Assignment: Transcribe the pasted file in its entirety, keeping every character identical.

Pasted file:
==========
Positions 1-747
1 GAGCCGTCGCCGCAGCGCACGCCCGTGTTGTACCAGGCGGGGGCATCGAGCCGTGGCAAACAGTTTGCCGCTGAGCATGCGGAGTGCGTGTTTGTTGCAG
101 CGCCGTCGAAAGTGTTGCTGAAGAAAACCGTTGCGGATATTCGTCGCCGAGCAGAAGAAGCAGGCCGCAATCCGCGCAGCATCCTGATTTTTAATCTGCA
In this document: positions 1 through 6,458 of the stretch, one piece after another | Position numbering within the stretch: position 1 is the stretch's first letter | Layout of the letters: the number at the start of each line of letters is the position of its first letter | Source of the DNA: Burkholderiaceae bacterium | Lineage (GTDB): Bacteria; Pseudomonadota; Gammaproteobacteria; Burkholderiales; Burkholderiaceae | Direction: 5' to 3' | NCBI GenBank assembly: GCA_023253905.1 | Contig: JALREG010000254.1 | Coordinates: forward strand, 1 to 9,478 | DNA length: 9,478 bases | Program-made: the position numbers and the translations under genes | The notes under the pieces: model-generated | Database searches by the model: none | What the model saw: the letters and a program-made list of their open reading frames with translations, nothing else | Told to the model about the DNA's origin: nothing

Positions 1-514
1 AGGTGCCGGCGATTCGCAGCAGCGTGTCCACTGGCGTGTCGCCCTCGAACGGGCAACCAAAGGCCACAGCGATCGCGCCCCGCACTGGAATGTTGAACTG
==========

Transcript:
Positions 1-747
1 GAGCCGTCGCCGCAGCGCACGCCCGTGTTGTACCAGGCGGGGGCATCGAGCCGTGGCAAACAGTTTGCCGCTGAGCATGCGGAGTGCGTGTTTGTTGCAG
101 CGCCGTCGAAAGTGTTGCTGAAGAAAACCGTTGCGGATATTCGTCGCCGAGCAGAAGAAGCAGGCCGCAATCCGCGCAGCATCCTGATTTTTAATCTGCA
In this document: positions 1 through 6,458 of the stretch, one piece after another | Position numbering within the stretch: position 1 is the stretch's first letter | Layout of the letters: the number at the start of each line of letters is the position of its first letter | Source of the DNA: Burkholderiaceae bacterium | Lineage (GTDB): Bacteria; Pseudomonadota; Gammaproteobacteria; Burkholderiales; Burkholderiaceae | Direction: 5' to 3' | NCBI GenBank assembly: GCA_023253905.1 | Contig: JALREG010000254.1 | Coordinates: forward strand, 1 to 9,478 | DNA length: 9,478 bases | Program-made: the position numbers and the translations under genes | The notes under the pieces: model-generated | Database searches by the model: none | What the model saw: the letters and a program-made list of their open reading frames with translations, nothing else | Told to the model about the DNA's origin: nothing

Positions 1-514
1 AGGTGCCGGCGATTCGCAGCAGCGTGTCCACTGGCGTGTCGCCCTCGAACGGGCAACCAAAGGCCACAGCGATCGCGCCCCGCACTGGAATGTTGAACTG